White Lies and Well Being

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I’ve always been a stickler for honesty in relationships. I believe we should be up front about the terms of any relationship: what we’re looking for, what we’re willing to give, what we expect to receive.

I abhor the “don’t ask, don’t tell” approach to faking exclusivity. I loathe deceptive, manipulative tactics like “push-pull” or “negging,” which are designed to increase anxiety or insecurity in a “target” for your own benefit. A neg may technically be true – “You have cute pointy vampire teeth” – but its goal is not truth, it’s personal gain.

I don’t want to know everything my partner is thinking. My ass looks fat in these jeans. The woman across from us on the train is so lovely. He’s agreeing to sex to be kind even though he craves sleep more. He can’t figure out why I thought pork with orange sections and shredded coconut sounded like something I should cook for dinner. (My parents had a huge fight about this once.)

I don’t expect him to point out that the woman is busted, or request the Tropical Fruit Pork Casserole again soon. Yet diplomacy and tact in society traditionally dictate that “when we can’t say anything nice, we shouldn’t say anything at all.”

Truth in relationships is not straightforward. We strive for balance. Where do we draw the line? If we use “preserve our partner’s feelings” as a guide, then we quickly get into the murky territory of cheating: “What he doesn’t know won’t hurt him.”

If we embrace a policy of “full disclosure,” we’re sharing a lot of stuff that may prove threatening to our partner even if we know it’s meaningless: “I dreamed about my ex again last night.”

We tell white lies when we weigh the cost of telling the truth and find it too high, either for the other party, ourselves, or both.

Lying to soften initial rejection

Women frequently use white lies to reject unwanted attention from men. They’re far more likely to tell an interested stranger they have a boyfriend than to say they’re not interested or don’t find him attractive. They do this for two reasons:

  1. They believe this approach is empathic, in that it allows the unsuccessful candidate to save face.
  2. Most women have had men respond to rejection angrily, which is unnerving or even scary.

Dating coach Evan Marc Katz is in favor of the “diluted truth” approach when a woman is rejecting a man, and agrees that women need to reject with finality:

“It’s not a negotiation; it’s a declaration.

You don’t have to explain why you don’t like him. You don’t have to promise to stay in touch as friends. You don’t have to do anything, except give him a slightly diluted version of the truth, so you don’t hurt his feelings when you reject him.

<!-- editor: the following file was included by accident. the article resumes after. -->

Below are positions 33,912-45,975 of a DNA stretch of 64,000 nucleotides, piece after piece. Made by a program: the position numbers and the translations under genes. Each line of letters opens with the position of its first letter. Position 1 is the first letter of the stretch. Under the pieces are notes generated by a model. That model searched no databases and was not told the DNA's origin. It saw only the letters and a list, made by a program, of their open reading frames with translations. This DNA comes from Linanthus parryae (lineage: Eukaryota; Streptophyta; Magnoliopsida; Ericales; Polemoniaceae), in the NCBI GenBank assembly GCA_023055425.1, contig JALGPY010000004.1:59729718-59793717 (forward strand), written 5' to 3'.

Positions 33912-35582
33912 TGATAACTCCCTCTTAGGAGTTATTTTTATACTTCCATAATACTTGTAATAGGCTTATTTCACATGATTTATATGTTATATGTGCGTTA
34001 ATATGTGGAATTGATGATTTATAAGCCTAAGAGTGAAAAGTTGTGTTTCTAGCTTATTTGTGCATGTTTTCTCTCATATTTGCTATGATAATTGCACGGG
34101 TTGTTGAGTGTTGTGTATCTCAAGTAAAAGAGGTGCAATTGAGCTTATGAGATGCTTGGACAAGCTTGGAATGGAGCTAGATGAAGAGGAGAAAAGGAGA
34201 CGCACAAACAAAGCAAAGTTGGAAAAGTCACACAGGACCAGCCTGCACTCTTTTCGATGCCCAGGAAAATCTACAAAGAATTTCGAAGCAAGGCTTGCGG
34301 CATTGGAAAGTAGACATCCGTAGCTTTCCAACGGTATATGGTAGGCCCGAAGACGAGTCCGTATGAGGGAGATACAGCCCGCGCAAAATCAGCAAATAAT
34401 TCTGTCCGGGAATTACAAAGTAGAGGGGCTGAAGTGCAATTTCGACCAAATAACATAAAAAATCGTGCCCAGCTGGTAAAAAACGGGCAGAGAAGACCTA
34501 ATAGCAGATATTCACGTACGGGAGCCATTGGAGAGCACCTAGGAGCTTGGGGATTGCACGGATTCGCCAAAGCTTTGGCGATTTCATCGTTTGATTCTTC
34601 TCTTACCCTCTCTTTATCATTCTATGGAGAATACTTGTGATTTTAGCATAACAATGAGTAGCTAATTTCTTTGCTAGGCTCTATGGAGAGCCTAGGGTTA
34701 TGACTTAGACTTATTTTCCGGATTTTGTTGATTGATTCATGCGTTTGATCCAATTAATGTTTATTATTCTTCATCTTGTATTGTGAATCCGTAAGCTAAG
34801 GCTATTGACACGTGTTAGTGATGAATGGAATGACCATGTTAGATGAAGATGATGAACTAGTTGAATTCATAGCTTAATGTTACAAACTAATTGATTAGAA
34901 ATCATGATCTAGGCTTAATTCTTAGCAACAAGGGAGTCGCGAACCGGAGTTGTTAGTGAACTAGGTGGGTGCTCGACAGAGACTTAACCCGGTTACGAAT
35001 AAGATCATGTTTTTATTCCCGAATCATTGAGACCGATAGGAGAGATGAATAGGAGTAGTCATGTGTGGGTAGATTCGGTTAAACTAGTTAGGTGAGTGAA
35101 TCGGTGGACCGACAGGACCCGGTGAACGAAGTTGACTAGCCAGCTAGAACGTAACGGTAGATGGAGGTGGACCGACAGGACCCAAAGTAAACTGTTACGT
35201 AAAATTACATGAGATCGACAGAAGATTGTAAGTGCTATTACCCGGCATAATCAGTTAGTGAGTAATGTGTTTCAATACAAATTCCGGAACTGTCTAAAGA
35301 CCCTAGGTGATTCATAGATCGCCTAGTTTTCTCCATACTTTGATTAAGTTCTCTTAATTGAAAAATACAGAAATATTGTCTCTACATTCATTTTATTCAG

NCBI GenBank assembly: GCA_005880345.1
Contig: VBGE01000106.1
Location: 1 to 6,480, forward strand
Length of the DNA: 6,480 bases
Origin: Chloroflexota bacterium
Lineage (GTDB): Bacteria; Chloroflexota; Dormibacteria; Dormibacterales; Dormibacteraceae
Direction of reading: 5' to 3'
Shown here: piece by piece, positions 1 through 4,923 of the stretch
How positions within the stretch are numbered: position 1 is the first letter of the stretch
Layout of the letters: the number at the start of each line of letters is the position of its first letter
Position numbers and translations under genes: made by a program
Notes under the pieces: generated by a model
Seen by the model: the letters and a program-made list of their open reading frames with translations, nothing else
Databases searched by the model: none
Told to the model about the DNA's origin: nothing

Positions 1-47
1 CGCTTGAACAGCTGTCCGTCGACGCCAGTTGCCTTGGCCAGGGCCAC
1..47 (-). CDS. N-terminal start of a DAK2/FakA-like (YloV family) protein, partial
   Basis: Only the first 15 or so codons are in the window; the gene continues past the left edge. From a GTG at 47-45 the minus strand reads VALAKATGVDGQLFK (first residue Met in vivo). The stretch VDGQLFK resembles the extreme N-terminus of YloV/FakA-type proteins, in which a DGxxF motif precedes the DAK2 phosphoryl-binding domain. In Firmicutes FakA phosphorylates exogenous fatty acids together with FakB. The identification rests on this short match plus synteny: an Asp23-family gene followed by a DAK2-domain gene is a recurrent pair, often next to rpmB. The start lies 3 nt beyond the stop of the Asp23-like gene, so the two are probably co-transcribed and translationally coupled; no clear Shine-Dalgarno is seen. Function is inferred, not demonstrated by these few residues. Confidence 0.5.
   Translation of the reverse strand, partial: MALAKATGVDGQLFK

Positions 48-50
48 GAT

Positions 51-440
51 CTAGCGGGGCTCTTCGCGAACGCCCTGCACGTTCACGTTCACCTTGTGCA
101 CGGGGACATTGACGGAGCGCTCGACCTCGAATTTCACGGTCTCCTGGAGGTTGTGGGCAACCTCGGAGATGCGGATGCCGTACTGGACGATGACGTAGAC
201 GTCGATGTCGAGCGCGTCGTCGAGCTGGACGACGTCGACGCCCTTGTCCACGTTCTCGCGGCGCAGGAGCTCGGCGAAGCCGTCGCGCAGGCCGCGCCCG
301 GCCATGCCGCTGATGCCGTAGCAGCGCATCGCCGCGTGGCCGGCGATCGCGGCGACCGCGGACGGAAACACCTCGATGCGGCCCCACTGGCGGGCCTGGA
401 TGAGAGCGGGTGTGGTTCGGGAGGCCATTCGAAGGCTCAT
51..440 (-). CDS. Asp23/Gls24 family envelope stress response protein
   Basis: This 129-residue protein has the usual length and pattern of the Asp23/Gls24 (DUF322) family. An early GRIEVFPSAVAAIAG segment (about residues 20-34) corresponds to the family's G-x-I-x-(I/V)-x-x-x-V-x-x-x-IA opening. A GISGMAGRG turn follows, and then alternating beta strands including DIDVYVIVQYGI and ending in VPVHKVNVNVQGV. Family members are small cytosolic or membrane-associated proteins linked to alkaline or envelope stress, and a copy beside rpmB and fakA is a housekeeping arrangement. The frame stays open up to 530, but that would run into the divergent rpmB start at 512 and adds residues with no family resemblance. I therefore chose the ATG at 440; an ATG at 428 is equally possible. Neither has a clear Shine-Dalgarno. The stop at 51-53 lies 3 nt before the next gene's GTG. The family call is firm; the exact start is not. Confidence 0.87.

Sure, he can press you on WHY you didn’t feel it for him. Sure, he can write you a note that says that he thinks you’re a bitch and that you’ll die old alone. But that has nothing to do with you. You can rest easy, knowing that you did the classy thing, and that there’s nothing else that you can do to make it go down any easier.”

Lying to soften rejection at the breakup

Of course, both sexes use the clichéd “It’s not you, it’s me” to effect a breakup with minimal drama and hurt.

Withholding the truth to maintain privacy

The HuffPo article The Lies You Should Tell When Dating  recommends withholding some truths when it comes to past relationships. When asked about previous sexual partners or the timeline of her last relationship, the writer explicitly declines to answer the question. This is perfectly fair – the inquiring party is free to judge her unwillingness to share, but is not entitled to that information.

Generally, if a person is worried about the sexual experience of the other party, it’s not a match. (Or rather, it’s a sociosexuality mismatch.)

Lying to smooth out sex

Let’s not forget lies during sex:

70% lied out of empathy (however misguided!). And it’s not just women – according to one survey, 21% of straight men admitted to faking orgasms.

Lying to self

Finally, there are the lies we tell ourselves. We celebrate the reluctant commitment we wheedled out of the guy we know would prefer FWB. We pretend that the emotionally unavailable grump is learning to trust us and that the slight uptick in intimacy will last forever. Or that the guy who cheated on his ex is not the type to cheat on us.

But it can be really, really difficult to know what’s true.

Ultimately, I think we should go through the world being as kind as we possibly can. Sometimes that means telling white lies.

“You’re a beautiful bride!”

“That’s the cutest baby I’ve ever seen!”

“Fine, thanks, how are you?”

When kindness today means greater pain for that person later, then the white lie is a selfish act designed to make your own life easier.

“I’m not seeing anyone else at the moment.” (But I hope to this week.)

“I really like you a lot, I think this is a game changer.” (The game will be up once we have sex.)

“It’s not like that, we’re just friends at the office.” (But if I can convince her to dump her boyfriend, I wanna hit that.)

Famous quotes about white lies tend to be pretty negative:

This is a joke, right?

What are your personal guidelines and boundaries? How do you protect yourself against lies? How do you protect others against a hurtful truth?

What would life be like if we told no white lies or always shared the truth?